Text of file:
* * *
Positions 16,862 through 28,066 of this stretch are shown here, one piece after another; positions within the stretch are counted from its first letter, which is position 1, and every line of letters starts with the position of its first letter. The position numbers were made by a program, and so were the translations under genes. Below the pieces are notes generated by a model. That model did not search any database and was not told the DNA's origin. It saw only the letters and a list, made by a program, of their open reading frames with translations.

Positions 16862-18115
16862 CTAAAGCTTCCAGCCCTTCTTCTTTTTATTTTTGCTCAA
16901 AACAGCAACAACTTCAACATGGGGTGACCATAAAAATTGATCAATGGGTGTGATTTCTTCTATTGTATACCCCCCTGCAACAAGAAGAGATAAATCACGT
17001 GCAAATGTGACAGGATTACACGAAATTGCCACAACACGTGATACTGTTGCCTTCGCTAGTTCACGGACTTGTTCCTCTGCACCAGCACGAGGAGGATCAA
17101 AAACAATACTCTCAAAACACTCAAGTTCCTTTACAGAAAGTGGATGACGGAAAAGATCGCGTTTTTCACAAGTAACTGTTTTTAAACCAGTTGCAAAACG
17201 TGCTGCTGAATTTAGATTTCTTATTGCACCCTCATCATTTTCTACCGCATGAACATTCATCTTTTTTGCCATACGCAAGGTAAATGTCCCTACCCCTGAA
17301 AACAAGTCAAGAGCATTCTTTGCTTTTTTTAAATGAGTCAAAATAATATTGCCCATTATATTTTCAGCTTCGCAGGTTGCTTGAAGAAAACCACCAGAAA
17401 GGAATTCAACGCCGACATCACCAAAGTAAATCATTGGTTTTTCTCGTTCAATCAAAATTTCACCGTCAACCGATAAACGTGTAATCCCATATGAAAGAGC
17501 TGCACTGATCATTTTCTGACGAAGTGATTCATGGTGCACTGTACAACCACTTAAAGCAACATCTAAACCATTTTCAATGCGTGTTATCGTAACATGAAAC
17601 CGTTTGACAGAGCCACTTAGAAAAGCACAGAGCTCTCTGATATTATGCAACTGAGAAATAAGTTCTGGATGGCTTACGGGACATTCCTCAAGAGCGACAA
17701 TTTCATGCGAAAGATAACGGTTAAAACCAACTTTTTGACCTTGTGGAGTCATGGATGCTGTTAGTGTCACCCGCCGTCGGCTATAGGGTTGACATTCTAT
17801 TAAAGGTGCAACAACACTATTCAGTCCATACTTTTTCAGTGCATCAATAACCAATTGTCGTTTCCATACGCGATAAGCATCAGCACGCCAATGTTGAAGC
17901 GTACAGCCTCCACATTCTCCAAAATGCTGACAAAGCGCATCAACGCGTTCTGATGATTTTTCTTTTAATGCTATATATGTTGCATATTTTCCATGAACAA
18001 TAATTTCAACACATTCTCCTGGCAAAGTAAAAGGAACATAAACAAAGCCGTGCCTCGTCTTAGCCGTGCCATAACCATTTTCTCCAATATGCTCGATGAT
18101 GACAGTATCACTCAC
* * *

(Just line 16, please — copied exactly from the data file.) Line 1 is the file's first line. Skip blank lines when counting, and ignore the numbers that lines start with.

18101 GACAGTATCACTCAC